If you are anything like me, once you drop off your household recycling or put it out by the curb, you are done with it. You give it little thought beyond that point and feel your responsibility to the Earth is complete. That describes most of us who bother with recycling at all. However, Alex Stiles doesn’t stop there. This Ph.D. graduate from UT (Energy Science and Engineering and a BS in Mechanical Engineering) is taking it not just one step further but leaps and bounds further. Enter Fourth and Glass Recycling Co., a curbside glass pick-up and recycling program. He isn’t just picking up the glass and taking it to the drop-off for you. His company makes your glass reusable for artists, for landscapers, and for builders.
Several years ago, Knoxville discontinued their curbside glass recycling program. Downtown residents who want to recycle must load empty glass containers and take them to the recycling drop-off center in the Old City (27 Willow Ave.). Around this time (2016), Alex and his family were moving from Chicago to Knoxville for his wife to pursue her career as a Certified Nurse Midwife and for Alex to pursue his doctoral degree at UT. He began considering how to make glass recycling more accessible in Knoxville.
Glass recycling is a cost-prohibitive program due to the sheer physical weight of transporting the product. Unless a city is within 150 miles of a recycling facility, it is unlikely to invest in shipping the glass to a recycling program; instead, the glass goes to a landfill. Knoxville transports its glass to Atlanta, where it is crushed and melted to form new glass products. However, what is sent to Atlanta represents only 7% of glass waste in Knoxville. The other 93% is going to our landfills via resident’s trashcans.
While in his doctoral program, Alex met Dustin Gilmer, who was studying ways to use sand and powder in 3D printing, and Alex was researching 3D printing with UV-curing polymers. Together, they co-founded Vitriform 3D and created a patented-pending 3D method for turning powder from crushed glass into engineered stone building materials. This method uses UV light to cure a special adhesive/polymer to bond the powder into a new material. Think of getting a cavity filled by the dentist and that little UV light they use to cure the filling or the UV light they use at nail salons. It’s the same concept. They also use inkjet heads (like the ones in your home printer) to have the ability to color translucent powders. Since 3D printers work via a computer program, changing the product’s shape, size, or color is as simple as entering a new code into the program. As a local product, they will be less vulnerable to the supply chain issues experienced during the pandemic.
Vitriform 3D has been awarded a $ 1.1 million grant from the Department of Energy and won Knoxville’s Innov865 pitch competition this year, held at the Mill and Mine. Their program will be able to create interior surfaces for homes and exterior cladding that produces less greenhouse gas emissions than traditional building products. Building materials produce 11% of greenhouse emissions. The 3D printed material Vitriform 3D can create has low embodied carbon, is locally sourced, allows for detailed 3D textures and colors, low-cost customization, and has high bending strength. They are getting a robot arm printer that can print 2x4ft tiles with plans for a research and design printer to experiment with 4x8ft tiles. They are currently working out of Alex’s basement and labs at both UT and in Oak Ridge. They aim to build a factory in Knoxville with ten robot arm printers to divert 10,000 tons of glass from landfills and generate over $100 million in annual revenue.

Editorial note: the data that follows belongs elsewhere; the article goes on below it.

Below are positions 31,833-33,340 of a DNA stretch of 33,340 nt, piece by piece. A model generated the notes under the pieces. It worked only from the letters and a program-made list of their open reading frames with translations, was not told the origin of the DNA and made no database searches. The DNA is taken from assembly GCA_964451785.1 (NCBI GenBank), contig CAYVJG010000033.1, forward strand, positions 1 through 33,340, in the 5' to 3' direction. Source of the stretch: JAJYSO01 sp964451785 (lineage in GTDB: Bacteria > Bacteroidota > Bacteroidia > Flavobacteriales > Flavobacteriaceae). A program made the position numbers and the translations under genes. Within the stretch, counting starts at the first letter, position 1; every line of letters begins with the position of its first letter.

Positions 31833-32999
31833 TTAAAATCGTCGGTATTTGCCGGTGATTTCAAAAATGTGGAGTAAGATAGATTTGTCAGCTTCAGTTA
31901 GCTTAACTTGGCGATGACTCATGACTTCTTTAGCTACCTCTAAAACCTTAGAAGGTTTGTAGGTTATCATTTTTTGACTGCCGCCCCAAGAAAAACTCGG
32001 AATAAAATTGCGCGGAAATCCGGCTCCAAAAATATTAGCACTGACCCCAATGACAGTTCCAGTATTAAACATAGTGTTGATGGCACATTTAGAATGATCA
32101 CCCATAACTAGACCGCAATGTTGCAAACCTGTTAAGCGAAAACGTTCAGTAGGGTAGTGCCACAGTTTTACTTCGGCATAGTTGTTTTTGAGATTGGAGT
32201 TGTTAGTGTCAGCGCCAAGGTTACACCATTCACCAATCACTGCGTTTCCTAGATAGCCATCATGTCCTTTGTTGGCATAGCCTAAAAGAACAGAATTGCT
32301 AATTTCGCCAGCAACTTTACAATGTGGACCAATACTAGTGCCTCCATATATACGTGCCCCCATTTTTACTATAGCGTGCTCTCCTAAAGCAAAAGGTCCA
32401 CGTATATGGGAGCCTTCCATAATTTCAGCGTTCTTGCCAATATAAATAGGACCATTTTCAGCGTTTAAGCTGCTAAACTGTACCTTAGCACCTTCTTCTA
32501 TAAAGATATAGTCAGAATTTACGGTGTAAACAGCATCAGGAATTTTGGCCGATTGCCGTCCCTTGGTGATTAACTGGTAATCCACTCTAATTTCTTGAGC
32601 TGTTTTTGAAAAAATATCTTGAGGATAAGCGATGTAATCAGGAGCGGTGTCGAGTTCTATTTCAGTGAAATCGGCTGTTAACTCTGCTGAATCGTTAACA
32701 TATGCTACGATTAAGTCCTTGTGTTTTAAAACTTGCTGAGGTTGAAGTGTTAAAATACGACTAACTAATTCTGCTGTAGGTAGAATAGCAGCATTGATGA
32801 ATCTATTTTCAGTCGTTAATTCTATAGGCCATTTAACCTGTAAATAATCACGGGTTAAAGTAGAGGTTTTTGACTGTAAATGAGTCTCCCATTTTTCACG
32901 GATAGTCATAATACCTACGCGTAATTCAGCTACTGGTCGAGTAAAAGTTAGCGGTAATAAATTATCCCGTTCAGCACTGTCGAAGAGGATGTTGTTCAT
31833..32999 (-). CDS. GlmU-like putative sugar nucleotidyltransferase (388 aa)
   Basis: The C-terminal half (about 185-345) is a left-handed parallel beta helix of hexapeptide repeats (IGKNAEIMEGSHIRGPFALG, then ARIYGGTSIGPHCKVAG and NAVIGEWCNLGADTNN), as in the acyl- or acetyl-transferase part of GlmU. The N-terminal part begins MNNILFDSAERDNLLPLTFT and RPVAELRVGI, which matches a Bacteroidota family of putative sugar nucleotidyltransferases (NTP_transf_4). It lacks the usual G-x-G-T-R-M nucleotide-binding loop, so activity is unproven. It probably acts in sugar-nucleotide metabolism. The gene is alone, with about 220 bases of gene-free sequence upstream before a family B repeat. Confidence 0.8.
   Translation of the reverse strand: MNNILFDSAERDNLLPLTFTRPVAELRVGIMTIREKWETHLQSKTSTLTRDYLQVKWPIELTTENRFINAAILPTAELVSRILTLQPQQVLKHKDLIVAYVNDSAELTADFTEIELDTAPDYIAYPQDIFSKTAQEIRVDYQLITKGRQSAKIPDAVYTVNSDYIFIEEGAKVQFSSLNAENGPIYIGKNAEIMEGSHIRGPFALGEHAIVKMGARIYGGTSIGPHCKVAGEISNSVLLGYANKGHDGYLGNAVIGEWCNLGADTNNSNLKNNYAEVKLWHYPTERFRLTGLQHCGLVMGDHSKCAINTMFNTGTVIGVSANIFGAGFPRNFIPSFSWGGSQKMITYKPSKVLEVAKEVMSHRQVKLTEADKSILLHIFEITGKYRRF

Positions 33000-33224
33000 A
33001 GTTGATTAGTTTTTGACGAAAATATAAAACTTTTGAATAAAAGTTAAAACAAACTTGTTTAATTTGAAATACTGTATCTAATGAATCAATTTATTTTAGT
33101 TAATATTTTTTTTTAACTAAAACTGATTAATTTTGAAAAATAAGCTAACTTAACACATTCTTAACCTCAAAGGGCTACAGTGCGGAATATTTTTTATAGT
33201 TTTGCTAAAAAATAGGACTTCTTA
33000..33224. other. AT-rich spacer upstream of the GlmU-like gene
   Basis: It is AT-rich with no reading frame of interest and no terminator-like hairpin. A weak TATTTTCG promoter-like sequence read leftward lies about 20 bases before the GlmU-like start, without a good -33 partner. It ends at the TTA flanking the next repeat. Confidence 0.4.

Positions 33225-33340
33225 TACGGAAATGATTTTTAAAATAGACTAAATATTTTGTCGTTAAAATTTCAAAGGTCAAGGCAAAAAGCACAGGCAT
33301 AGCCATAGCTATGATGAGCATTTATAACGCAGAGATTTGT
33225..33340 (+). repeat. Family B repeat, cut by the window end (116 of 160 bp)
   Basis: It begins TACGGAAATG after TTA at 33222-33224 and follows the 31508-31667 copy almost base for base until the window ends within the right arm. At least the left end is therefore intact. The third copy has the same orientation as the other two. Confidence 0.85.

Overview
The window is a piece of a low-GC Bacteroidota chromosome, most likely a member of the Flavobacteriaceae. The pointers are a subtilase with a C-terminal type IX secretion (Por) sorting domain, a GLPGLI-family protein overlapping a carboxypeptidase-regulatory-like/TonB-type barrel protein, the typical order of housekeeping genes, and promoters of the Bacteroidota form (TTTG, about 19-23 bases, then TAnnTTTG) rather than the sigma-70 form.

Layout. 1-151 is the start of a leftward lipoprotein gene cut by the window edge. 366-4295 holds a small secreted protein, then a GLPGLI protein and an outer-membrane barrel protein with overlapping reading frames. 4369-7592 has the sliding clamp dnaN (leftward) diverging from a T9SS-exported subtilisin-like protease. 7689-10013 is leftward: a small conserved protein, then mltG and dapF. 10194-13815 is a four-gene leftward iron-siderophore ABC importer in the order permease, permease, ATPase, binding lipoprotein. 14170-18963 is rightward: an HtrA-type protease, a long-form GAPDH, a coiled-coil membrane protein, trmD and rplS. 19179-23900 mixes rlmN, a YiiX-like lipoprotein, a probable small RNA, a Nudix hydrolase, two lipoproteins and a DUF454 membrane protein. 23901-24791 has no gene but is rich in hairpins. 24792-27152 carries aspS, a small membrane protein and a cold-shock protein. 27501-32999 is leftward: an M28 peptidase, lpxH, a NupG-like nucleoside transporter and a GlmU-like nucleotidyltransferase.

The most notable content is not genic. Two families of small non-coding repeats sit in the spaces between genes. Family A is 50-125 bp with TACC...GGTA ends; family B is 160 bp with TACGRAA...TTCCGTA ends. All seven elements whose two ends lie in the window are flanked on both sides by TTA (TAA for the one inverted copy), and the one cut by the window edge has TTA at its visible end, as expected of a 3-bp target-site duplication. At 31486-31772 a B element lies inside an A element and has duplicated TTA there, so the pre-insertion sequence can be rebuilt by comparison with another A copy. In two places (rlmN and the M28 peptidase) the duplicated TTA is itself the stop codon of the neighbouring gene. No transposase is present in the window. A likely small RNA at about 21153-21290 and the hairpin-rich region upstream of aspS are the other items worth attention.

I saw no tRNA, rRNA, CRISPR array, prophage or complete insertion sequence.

Fourth and Glass Recycling Co. is the next step to achieving those goals. You can sign up for curbside pick-up now. The first neighborhoods served are Fourth and Gill and Sequoyah Hills, but anyone can sign up, and with as few as 12 neighbors, they will come to your neighborhood, too. They have a capacity for 1,000 subscribers. Mandy Tietjen is the Operations Manager and is learning to operate the glass crusher, which sounds kind of fun!
The glass crusher turns the glass into various-sized pebbles, and the powder sifts through. Once separated, the larger pieces are offered to local artists for projects and can be used as mulch as the crusher leaves no sharp edges. The powder goes into what looks like a small sandbox for use in the 3D printing process.
There are different levels of subscription. You can do 1 or 2 bins with either monthly or every other month pick up. They provide the bins. They ask that you rinse the bottles and take off the tops. You do not have to remove labels. If you are interested in the service, get on the waitlist here. Pick-ups will begin in November. They are partnering with Keep Knoxville Beautiful on November 15th, America Recycles Day, to collect glass for recycling. You can see the glass crusher in action and watch your glass turn into sand! Drop in from 3-6 at the UT Recycling Center at 2121 Stephenson Dr. to meet Alex and his team and learn more about this fascinating and innovative program!